Embassy Suites by Hilton is located on South Fourth Street near Fourth Street Live. | Courtesy of Jefferson County PVA

The Al J. Schneider Co., the manager of the Embassy Suites downtown and a minority stakeholder in the hotel, Wednesday asked a Florida bankruptcy judge to dismiss a petition to reorganize the hotel under Chapter 11 bankruptcy, claiming that the petition was just the latest attempt by the developer and majority stakeholder Eric Bachelor to seize sole ownership of the Embassy Suites.

“The Bankruptcy Case is a misplaced attempt to resolve an ongoing partnership dispute between the two members and co-manager of the Debtor,” states The Al J. Schneider Co. motion to dismiss the bankruptcy case. The motion also asked that if the case was not dismissed, that it be remanded to federal court in Kentucky, where the two parties are currently in a legal battle.

In the original filing to petition for reorganization, a representative for Bachelor stated that U.S. Bank notified him in October 2016 that the loan was in default and would start accruing additional interest.

The Al J. Schneider Co. argued in its motion that despite Bachelor’s claims that the hotel is facing imminent foreclosure from U.S. Bank, the hotel was solvent and that its revenue had increased each year. It also noted that there had been no foreclosure filing to date.

During the past 12 months ended in September, the Embassy Suites earned $17 million in revenue, compared to $15.9 million in 2016, according to the motion. Its operating profit also rose to nearly $4.9 million during the past 12 months from $4.2 million in 2016.

According to the bankruptcy petition filed on behalf of Bachelor, the net income was almost $3.9 million for the past 13 months. The estimated market value of the hotel is $79 million, according to the petition.

The Al J. Schneider Co. submitted Insider’s story about the bankruptcy filing as evidence that the case was a tactic Bachelor was using to sell the Embassy Suites without permission from The Al J. Schneider Co., which owns a 40 percent stake in the hotel.

Bachelor has argued to the media and in court that The Al J. Schneider Co. is mismanaging the Embassy Suites. Bachelor filed a lawsuit in May 2016 against the company, which has resulted in a counter lawsuit.

“The restructuring is intended to unlock the value of the holding company’s asset for the benefit of all stakeholders and resolve various corporate issues,” a press release about the bankruptcy petition sent on behalf of Bachelor stated.

In the petition, Bachelor said that The Al J. Schneider Co. refuses to give him access to Embassy Suites or its records, is “jeopardizing” its franchisee license with Hilton Worldwide by having a general manager who is not certified by Hilton, and is “failing to deposit all monies received by AJS from the operation of the Hotel” into the property account.

As evidence of its management, The Al J. Schneider Co. noted in its motion that the Embassy Suites had a four-diamond rating from AAA and as deemed “outstanding” in a recent report from Hilton Worldwide, which owns the Embassy Suites brand.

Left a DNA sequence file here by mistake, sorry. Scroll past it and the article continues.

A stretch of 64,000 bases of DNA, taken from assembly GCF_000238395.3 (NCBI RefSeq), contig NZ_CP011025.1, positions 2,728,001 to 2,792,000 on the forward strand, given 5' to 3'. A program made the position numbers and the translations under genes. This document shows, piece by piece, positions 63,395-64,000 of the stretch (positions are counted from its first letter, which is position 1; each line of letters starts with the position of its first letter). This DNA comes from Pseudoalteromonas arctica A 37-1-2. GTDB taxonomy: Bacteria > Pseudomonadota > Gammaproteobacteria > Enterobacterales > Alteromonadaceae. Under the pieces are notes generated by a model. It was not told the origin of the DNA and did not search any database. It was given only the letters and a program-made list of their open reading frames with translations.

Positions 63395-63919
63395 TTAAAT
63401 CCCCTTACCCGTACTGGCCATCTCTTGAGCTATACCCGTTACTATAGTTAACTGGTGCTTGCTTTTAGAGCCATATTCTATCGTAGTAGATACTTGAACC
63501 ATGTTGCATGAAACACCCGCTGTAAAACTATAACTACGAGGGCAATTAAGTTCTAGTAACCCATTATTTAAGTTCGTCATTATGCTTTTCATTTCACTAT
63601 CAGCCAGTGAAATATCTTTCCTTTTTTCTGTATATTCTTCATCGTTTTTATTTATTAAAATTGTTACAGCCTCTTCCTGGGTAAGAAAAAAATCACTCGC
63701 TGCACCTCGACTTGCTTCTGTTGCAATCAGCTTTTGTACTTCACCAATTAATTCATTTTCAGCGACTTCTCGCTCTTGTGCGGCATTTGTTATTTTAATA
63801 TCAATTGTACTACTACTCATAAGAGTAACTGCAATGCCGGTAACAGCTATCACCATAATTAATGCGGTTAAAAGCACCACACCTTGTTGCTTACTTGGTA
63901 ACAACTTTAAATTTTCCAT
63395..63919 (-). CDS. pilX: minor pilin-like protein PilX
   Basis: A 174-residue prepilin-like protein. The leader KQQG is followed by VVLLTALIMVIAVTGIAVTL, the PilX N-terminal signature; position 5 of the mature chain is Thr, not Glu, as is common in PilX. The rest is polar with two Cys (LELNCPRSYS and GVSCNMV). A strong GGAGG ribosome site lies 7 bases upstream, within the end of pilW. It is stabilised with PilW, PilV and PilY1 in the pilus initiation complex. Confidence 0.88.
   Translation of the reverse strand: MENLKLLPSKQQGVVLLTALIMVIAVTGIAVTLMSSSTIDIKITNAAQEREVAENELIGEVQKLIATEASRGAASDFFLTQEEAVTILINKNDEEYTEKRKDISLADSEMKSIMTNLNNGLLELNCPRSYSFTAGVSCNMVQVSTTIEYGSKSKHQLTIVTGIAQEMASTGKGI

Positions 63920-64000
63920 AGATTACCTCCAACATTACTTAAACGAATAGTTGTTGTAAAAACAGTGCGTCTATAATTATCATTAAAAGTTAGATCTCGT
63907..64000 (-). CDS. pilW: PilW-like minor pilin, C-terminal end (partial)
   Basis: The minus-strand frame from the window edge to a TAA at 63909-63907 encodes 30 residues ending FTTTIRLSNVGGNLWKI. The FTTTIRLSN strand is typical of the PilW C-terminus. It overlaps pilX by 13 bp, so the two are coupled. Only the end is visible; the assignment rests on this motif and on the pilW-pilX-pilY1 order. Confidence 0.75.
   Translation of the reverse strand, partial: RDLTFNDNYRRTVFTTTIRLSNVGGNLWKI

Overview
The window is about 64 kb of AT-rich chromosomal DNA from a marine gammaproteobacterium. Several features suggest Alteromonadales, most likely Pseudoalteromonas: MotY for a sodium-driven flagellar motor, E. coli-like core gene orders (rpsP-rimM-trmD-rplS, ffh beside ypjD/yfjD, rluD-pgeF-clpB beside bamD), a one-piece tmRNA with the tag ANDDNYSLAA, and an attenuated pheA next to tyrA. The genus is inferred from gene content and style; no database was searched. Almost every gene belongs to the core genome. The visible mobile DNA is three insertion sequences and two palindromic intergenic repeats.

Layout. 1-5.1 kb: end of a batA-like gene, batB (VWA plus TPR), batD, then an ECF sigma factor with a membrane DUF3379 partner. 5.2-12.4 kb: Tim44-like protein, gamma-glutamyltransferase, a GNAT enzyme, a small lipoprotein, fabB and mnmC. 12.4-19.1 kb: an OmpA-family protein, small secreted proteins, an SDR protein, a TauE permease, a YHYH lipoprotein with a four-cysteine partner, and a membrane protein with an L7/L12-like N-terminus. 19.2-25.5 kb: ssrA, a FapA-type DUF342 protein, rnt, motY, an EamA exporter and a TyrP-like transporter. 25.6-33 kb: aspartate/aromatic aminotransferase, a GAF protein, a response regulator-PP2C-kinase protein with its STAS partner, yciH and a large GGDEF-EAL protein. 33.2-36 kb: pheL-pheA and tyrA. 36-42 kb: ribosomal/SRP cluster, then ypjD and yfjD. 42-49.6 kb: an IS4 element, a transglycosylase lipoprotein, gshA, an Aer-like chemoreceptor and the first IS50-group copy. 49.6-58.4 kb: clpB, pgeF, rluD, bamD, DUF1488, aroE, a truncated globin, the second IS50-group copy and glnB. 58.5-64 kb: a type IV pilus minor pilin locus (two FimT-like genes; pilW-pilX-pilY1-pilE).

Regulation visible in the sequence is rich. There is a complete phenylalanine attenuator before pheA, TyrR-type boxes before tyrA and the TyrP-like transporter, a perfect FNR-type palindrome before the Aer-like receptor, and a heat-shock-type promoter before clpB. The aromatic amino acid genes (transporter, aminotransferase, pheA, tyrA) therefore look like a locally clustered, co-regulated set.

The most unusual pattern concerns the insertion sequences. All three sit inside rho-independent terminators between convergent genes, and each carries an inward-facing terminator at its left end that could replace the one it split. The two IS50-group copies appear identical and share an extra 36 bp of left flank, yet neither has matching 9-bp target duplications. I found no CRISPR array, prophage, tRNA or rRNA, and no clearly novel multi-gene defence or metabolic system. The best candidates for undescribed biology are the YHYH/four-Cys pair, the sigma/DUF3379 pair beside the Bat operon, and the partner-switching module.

The Louisville company has continued to manage the Embassy Suites through the local court battle.

In both its motion filed Wednesday and a past court filing in Jefferson County Circuit Court, The Al J. Schneider Co. said Bachelor attempted to stage “a coup” by telling employees that if they did not agree to work for him and a new hotel management company, Schulte Hospitality Group, that they would lose their jobs.

The Al J. Schneider Co. also stated in the Jefferson County Circuit Court filing that Bachelor had attempted to paint a negative picture of the hotel’s operation in order to coerce the company to sell its stake in the Embassy Suites for $0.50 on the dollar and has been trying to use legal action to cut the company out of the decision-making ever since The Al J. Schneider Co. leadership voted against Bachelor’s proposal to buy its stake.

“This case is about the greed and hubris of Eric Bachelor, who utilized an entity ultimately owned by U.S. Bank N.A. to initiate sham litigation as a Hail Mary attempt to attack and undermine his business partner, AJS, for his own personal gain. In doing so, Bachelor has repeatedly attempted to mislead this Court, an extort AJS out of its investment and management role,” the court documents state.

This post may be updated.

Louisville native Caitlin Bowling has covered the local restaurant and retail scene since 2014. After graduating from the Ohio University’s E.W. Scripps School of Journalism, Caitlin got her start at a newspaper in the mountains of North Carolina where she won multiple state awards for her reporting. Since returning to Louisville, she’s written for Business First and Insider Louisville, winning awards for health and business reporting and becoming a go-to source for business news. In addition to restaurants and retail business, Caitlin covers real estate, economic development and tourism. Email Caitlin at [email protected]


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